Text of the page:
Should the party come to power, the Druk Chirwang Tshogpa (DCT) has plans for several strategic interventions to promote equitable and balanced development,.
These include five key areas of action drawn from its 25 areas of action recognizing the current socio-economic challenges. This is what was discussed in the recent DCT press conference.
These five key areas includes, firstly to promote economic prosperity and self-reliance by encouraging research, innovation , creativity and entrepreneurship while ensuring equity, balanced regional development. Second is the sustainable use of natural resources for inclusive growth with a people-centric development approach that focuses on improving local communities’ self-reliance, social justice, and participatory decision-making.
Thirdly, DCT endeavors to develop and execute policies that will address the socio-economic gap between regions, Dzongkhags and people to minimize inequalities of income and promote equitable distribution of public facilities among individuals and people living in different regions of the country and lastly, encourage and foster private sector development with supportive environment for its growth.
The DCT President Lily Wangchhuk believes economic development cannot be brought with one strategy and it cannot work with just one strategy.
“Everything is interrelated and interconnected. If you want to address economy, we have to address education, health, agriculture, finance, unemployment and all has to be addressed because, all these contribute to the economy,” she said.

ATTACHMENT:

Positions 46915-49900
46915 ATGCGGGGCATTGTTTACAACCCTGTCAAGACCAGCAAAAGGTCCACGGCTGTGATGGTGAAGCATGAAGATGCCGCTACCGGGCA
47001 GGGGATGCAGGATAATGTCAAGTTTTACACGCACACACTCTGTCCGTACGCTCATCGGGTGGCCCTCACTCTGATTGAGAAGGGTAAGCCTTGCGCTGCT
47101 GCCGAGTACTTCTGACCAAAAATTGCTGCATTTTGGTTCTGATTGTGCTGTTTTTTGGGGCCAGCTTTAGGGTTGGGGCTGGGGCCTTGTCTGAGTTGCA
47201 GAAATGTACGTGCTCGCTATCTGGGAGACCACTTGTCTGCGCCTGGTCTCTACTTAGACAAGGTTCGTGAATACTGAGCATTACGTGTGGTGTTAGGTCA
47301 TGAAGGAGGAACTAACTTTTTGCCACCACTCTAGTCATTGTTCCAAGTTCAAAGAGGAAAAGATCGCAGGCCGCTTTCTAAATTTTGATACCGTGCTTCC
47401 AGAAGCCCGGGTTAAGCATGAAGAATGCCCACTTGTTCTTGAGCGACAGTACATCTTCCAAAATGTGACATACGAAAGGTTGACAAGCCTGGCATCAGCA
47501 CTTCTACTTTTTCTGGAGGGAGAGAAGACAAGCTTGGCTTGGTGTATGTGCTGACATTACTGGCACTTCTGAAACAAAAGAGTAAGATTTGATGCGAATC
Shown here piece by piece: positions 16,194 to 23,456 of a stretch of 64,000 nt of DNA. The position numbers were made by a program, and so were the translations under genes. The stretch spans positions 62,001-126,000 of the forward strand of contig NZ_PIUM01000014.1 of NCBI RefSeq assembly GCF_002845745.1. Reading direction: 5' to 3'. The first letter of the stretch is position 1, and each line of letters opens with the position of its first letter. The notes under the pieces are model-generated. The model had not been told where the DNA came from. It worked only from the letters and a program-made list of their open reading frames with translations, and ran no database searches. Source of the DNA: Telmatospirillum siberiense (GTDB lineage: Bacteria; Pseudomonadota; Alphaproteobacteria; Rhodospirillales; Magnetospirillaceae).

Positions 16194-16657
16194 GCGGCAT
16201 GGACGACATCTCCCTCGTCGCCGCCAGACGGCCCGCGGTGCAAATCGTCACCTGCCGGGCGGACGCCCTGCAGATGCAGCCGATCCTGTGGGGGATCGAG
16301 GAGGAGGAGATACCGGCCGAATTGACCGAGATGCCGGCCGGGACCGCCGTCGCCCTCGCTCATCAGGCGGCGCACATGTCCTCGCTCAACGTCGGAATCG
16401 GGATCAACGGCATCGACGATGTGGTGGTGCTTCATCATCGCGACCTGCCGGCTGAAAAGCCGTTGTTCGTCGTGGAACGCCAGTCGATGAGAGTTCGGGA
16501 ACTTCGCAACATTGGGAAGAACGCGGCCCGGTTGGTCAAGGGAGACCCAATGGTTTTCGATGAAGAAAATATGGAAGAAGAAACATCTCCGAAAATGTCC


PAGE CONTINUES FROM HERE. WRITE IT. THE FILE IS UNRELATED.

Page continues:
Thus, DCT plans to achieve the above through various strategies with multi-dimensional approach covering different aspects. It will further cover people-centric policies, activities and programs that is responsive to the needs of the people in a holistic manner.
The DCT President said, “Bhutan has made little progress in expanding economic freedom and lingering constraints on private-sector development include an inefficient regulatory framework, high tariffs and pervasive non-tariff barriers, and rudimentary investment code”.
The financial sector remains small and without adequate regulation or supervision and “lack of access of financing is a serious constraint for potential entrepreneurs”.
The press release stated, “Although Bhutan has maintained impressive economic growth and made commendable progress toward the Millennium Development Goals (MDGs), it is still challenged by a narrow economic base, low employment elasticity in the hydropower sector, inadequate involvement of the private sector in economic development, administrative limitations on the expansion of the private sector, and a rapidly growing number of educated but unemployed youth”.
It further states that the driving force behind Bhutan’s economic growth has been hydroelectric projects to service our own market, with spinoffs in transportation improvements, the construction industry and energy-intensive manufactures.
“Since the power projects mainly relied on migrant Indian labor and expertise, the impact on Bhutan’s Labor force capabilities has been limited,” stated the press release.